There is a strange sensation you get when you know someone has entered your room but you haven’t yet seen or heard him. You just feel him there. I got that feeling in my bedroom late one night. It was very late and very dark.
I had had the same chill before on a thousand different occasions, in a thousand different circumstances; a car breaking its grip on a wet road, an aeroplane dropping 5,000 feet in an air pocket, a shadow coming from a dark alley.
There was definitely someone in the room. He wasn’t a friend. Friends don’t drop by into my bedroom at 2.30 in the morning – not on the thirty-second floor of a building where the elevator has been switched off, and the key is in my jacket pocket, hanging on a chair near the bed, where there are 3 Ingersoll ten-lever deadlocks, 2 Chubb two-bolt upright mortices, a Yale No. 1, and a double safety chain, not to mention a 24-hour armed door surveillance, making entry to this building harder than the exit from most jails. He was no friend. I didn’t move. He didn’t move. I had an advantage over him: he thought I was asleep. He had a better advantage over me: he’d probably been in the dark for a long time and his eyes would be well accustomed to it. He had one bigger advantage still: he wasn’t sprawled, stark naked, dripping in baby oil, with one foot manacled to the bedstead, and he didn’t have a quietly sleeping naked bird occupying the 5 feet 11½ inches that separated an extremely greasy hand from an uncocked Beretta.
I spent the next several tenths of a second debating what to do. My visitor obviously wasn’t going to hang about for the rest of the evening – he’d have to have been a very dedicated voyeur to go to such lengths. He certainly wasn’t any kind of cat burglar out to steal anything – the place didn’t have any valuables, neither the Fort Knox nor the National Gallery variety; there was nothing in it that a colour-blind midget with an IQ of 24 couldn’t have bought from a Bloomingdale’s sale in half an hour flat for a couple of thousand dollars – and in fact probably had. What there was could best be described as embryonic Jewish Renaissance, and constituted the equivalent amount of personal effects you are likely to encounter walking into a room of a half-built Holiday Inn.
My visitor didn’t seem like he wanted to chat. If he did, he’d probably have opened the dialogue by now. No, the most likely reason for his visit, I concluded in the two-tenths of a second it took me to weigh up the alternatives, was to do some killing.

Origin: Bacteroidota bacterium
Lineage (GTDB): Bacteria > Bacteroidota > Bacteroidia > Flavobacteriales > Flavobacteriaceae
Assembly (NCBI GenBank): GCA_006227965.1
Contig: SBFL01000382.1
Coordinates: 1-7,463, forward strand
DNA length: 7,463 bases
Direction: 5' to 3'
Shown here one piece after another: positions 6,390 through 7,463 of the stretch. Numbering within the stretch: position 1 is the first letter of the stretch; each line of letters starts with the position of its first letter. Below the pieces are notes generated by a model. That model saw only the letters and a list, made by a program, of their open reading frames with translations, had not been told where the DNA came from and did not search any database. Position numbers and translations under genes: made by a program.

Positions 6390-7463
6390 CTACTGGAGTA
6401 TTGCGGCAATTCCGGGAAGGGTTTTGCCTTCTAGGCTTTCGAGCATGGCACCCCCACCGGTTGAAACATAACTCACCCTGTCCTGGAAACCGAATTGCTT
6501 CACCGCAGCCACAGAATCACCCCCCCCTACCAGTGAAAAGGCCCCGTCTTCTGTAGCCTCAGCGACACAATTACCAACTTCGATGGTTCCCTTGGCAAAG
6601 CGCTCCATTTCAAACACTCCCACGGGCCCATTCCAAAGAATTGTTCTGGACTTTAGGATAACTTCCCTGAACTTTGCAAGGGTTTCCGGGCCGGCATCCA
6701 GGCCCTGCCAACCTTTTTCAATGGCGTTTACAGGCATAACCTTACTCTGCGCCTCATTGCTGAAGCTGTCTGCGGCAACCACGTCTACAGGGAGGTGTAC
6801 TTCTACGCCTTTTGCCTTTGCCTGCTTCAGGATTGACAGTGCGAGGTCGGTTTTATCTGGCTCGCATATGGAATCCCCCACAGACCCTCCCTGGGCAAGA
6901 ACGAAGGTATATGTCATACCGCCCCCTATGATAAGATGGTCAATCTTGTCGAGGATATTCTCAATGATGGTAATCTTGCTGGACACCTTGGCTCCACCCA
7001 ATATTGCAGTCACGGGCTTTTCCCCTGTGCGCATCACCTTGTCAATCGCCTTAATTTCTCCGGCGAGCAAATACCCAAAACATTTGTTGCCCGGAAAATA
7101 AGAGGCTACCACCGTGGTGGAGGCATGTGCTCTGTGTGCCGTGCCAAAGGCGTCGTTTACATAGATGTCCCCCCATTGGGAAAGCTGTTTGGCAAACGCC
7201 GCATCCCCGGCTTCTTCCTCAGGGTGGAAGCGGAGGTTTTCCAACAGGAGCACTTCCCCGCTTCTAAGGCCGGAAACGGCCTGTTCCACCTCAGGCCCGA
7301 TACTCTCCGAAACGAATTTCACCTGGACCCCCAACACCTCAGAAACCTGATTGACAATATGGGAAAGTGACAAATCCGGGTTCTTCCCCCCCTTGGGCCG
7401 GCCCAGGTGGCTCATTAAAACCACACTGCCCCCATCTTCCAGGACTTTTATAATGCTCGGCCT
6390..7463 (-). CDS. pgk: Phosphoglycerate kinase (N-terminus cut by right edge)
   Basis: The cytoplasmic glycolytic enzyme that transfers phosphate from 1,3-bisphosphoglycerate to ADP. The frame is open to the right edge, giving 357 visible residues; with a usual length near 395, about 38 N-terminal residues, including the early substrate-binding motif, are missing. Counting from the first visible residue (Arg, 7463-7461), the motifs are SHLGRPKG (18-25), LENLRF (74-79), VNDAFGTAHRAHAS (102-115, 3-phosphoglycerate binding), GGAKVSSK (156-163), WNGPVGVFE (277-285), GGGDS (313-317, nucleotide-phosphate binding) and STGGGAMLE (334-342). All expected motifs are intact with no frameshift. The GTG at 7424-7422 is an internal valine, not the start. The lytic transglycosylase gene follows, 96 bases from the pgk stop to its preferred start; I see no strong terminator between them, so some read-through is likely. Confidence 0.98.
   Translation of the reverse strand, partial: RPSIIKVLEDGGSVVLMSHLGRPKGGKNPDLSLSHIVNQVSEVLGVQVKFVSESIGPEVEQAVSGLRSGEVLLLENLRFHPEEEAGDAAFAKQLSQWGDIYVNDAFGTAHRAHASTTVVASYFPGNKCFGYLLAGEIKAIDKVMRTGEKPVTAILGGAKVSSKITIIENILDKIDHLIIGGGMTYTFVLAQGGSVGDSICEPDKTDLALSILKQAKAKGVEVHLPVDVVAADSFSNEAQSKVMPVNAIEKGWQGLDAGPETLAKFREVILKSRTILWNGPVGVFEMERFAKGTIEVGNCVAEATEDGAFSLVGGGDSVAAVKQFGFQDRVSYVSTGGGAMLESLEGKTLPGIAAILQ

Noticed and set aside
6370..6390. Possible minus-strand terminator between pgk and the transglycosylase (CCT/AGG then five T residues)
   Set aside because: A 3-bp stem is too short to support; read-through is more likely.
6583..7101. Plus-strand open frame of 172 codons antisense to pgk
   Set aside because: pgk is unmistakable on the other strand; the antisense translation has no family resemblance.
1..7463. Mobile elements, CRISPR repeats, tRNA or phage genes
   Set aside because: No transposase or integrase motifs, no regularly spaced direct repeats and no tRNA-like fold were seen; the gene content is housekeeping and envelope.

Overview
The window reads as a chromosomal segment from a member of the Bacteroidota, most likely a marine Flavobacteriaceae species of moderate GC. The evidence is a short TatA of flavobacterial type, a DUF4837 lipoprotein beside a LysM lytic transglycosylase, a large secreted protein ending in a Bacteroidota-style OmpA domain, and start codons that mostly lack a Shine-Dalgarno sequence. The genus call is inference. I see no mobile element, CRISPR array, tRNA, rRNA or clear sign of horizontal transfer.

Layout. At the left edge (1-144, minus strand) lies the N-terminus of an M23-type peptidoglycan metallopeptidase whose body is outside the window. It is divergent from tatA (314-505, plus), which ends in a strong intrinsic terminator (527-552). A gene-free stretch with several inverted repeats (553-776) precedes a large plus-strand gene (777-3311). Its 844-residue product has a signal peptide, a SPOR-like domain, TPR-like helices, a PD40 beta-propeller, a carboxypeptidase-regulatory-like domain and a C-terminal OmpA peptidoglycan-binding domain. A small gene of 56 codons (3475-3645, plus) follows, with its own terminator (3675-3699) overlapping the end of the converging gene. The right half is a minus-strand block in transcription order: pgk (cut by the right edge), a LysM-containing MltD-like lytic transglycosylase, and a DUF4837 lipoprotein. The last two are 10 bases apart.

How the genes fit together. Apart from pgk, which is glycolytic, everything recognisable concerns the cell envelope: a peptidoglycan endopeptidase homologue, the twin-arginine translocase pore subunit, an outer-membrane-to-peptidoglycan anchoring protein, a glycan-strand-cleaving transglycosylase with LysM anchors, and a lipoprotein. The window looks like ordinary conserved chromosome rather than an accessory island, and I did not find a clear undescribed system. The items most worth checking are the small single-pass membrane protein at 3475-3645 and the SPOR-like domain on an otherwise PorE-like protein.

On account of lack of choice the most likely victims seemed to be either Sumpy or me. Sumpy is a variation of ‘sump’ – a nickname I gave her for her fascination with Johnson’s Baby Oil – at the procreation end, which is what she seemed to think it was for, rather than at the end product of same for which it was originally intended. If the visitor was for her it could only have been some jilted lover; since Houdini had died before she was born I ruled out the possibility of the caller being for her.
All of a sudden I felt lonely. Our house guest must have just about figured out who was who by now; a 9-millimetre silenced parabellum slug for me and a razor for her so she wouldn’t be waking the neighbours with any hollering.
There was no way I could make it to my gun in time.
There was no way I could swing my right foot high into the air and bring that bedstead crashing down on his head prior to having to retrieve my brains and most of my skull from my neighbour’s apartment. It was equally unlikely that if I remained still he might go away.
The bang came. Not a quiet, silenced plug sound but a great, hefty, high-velocity, 200-grain magnum .44 explosion, and death descended on me. It was a hot, dark thump; a huge, great weight that crushed my bone and shot the wind out of me, shot all the wind out of me. It was damp and bloody and hurt like hell. It was the son-of-a-bitch visitor himself.
He lay there, sprawled over the top of me, revolver sticking in his mouth and most of the back of his skull deposited out onto Park Avenue.
I sat up, managed to get the lights on. There were shouts. There were yells and footsteps and bells and sirens and pounding sounds, and Sumpy woke up without even opening her eyes and asked if I had gone mad and went back to sleep again.